Saturday, January 15, 2011

Wuthering Heights by Sylvia Plath

The horizons ring me like faggots,
Tilted and disparate, and always unstable.
Touched by a match, they might warm me,
And their fine lines singe
The air to orange
Before the distances they pin evaporate,
Weighting the pale sky with a soldier color.
But they only dissolve and dissolve
Like a series of promises, as I step forward.

There is no life higher than the grasstops
Or the hearts of sheep, and the wind
Pours by like destiny, bending
Everything in one direction.
I can feel it trying
To funnel my heat away.
If I pay the roots of the heather
Too close attention, they will invite me
To whiten my bones among them.

The sheep know where they are,
Browsing in their dirty wool-clouds,
Gray as the weather.
The black slots of their pupils take me in.
It is like being mailed into space,
A thin, silly message.
They stand about in grandmotherly disguise,
All wig curls and yellow teeth
And hard, marbly baas.

I come to wheel ruts, and water
Limpid as the solitudes
That flee through my fingers.
Hollow doorsteps go from grass to grass;
Lintel and sill have unhinged themselves.
Of people and the air only
Remembers a few odd syllables.
It rehearses them moaningly:
Black stone, black stone.

The sky leans on me, me, the one upright
Among all horizontals.
The grass is beating its head distractedly.
It is too delicate
For a life in such company;
Darkness terrifies it.
Now, in valleys narrow
And black as purses, the house lights
Gleam like small change.

Initial Reaction:
The first time I read the poem, all I got out of it was a vivid description of her surroundings. The first stanza is about the horizon when the sun is setting. The second is about the wind blowing the grass and herself along with the heat. The third is about the sheep in the field and how they affect her. The forth talks about empty houses on this land. The fifth stanza is about nature abusing her.

The horizons stimulate me like cigarettes. They are always changing. They look like they are on fire with the lines of the horizon lit up in orange. Along the distances they evaporate into a more solid color. But they only disappear just like promises and I move on with my life.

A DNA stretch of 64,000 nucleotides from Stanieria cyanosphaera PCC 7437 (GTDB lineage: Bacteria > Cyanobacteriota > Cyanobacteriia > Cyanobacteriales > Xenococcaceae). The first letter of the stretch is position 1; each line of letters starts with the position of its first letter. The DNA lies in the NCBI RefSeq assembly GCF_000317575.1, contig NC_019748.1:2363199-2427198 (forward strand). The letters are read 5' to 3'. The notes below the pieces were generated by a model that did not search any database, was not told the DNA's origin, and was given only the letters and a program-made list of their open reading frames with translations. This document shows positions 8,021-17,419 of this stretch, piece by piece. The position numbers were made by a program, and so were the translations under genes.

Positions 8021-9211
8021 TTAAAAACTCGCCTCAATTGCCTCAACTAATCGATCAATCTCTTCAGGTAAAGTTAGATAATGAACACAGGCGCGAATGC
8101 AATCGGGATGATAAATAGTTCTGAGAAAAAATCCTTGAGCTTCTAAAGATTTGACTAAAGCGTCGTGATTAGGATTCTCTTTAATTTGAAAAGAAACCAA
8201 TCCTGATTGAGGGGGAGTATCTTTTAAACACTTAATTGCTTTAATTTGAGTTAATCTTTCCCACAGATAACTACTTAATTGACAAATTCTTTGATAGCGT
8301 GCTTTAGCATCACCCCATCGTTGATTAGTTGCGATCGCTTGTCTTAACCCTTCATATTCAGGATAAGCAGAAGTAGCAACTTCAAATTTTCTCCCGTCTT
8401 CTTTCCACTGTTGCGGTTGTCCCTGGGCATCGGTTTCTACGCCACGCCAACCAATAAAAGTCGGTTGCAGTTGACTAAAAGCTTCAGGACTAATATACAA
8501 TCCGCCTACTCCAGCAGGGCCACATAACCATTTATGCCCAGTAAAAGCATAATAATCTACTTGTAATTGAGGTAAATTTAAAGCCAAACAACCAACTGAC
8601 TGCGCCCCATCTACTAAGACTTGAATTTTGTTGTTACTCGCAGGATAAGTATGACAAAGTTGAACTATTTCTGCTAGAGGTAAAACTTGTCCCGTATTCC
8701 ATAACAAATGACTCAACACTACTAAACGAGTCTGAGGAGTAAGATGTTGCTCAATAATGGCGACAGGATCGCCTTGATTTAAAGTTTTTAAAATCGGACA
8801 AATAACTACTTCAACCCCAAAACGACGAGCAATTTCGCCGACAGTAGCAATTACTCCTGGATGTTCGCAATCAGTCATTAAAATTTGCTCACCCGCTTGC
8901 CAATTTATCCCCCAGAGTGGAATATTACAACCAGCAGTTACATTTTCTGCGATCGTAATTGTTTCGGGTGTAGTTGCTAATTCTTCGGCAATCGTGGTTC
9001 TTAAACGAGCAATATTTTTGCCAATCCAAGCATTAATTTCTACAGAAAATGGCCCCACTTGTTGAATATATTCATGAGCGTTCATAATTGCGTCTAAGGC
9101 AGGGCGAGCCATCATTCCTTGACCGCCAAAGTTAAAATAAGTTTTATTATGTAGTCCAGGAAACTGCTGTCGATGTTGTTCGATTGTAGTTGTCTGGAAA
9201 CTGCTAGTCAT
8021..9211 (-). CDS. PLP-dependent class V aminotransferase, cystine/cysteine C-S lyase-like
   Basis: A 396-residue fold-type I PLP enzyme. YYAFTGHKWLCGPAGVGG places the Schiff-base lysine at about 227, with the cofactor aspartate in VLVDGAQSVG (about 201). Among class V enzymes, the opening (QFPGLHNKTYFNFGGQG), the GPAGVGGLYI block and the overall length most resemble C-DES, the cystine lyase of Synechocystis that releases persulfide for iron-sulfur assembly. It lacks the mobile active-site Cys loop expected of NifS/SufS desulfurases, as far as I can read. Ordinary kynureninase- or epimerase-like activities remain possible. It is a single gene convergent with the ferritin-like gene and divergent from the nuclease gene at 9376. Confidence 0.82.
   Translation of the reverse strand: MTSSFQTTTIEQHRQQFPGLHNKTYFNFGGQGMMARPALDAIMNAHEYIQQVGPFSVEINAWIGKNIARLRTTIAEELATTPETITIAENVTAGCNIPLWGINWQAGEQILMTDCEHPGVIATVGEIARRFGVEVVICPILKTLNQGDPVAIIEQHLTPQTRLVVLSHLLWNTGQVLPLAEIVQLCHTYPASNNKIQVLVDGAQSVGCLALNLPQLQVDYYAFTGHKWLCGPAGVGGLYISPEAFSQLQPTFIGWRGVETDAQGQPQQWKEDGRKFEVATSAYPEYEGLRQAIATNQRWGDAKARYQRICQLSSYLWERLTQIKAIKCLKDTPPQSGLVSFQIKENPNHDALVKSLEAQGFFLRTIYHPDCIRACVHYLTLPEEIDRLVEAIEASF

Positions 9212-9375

The is nothing alive above the grasstops or the hearts of sheep. The wind bends everything in one direction. It is trying to take my heat away. If I pay too much attention to the roots of the flowers I will become one with them; my bone buried underneath them.
The sheep know what their lives are about. They clean their grey wool, the same color as the weather. I look closely at the blacks of their pupils. They are trying to send me a message. They all stand around like grandmothers in disguise with yellow teeth and wig curls.
I walk into the wheel ruts and the water is as still as the solitudes that escape through my finger. There are plains of grass separating empty doorsteps. There air only remembers a few words. It repeats them over and over, saying black stone, black stone.
The sky is weighing me down. It is the only thing upright among all horizontals. The grass beats itself, it is too fragile for life with others like this. The darkness scares it. Night is coming. Now the houses in the valley light up, like small change gleams in a dark purse.

SW- There are 5 9-line stanzas. They are unryhmed and have no meter. Plath uses words that pertain to nature to create vivid images of where she is.
I- The imagery is the landscape of the place she is writing about. She writes about nature trying to bring her down. She is at war with nature yet she is amazed by it.
F- The isn't much figurative language in the poem.
T- The tone of the poem is depressing.
T- The theme is that nature can be overpowering. It is invincible unlike humans and it lasts forever.

The narrator is depressed because she is in a war with nature and she cannot win. She is generally unhappy.


  1. Very succinct. Thank you.

  2. The narrators war against nature is actually metaphorical she's not literally fighting against nature, things like the wind in this poem represent the pressure that society puts on her to be like every other woman in society at that time period, to be a conservative house wife, the narrator is fighting to keep her independence but she is weakening and it is starting to take a toll on her mental health as near the end of the poem she's at war with herself unsure of weather to just give up her individuality and do what society wants or keep going against the tide of society. But at the end she give into conformity and does what society wants her to do, she makes everything seem hopeless which is typical in Plath's work.

  3. This is my poem inspired by Plath's poem Wuthering Heights.

    The sky leans on me in this deserted place
    The wind moans and ripples the dark heather
    The sun sinks behind the hills
    Leaving a faint glow in the sky
    A lone sheep lays formless on wet earth
    Or is it just a white rock?
    I shiver and think of DEATH

  4. this poem sucks dick to be fair here

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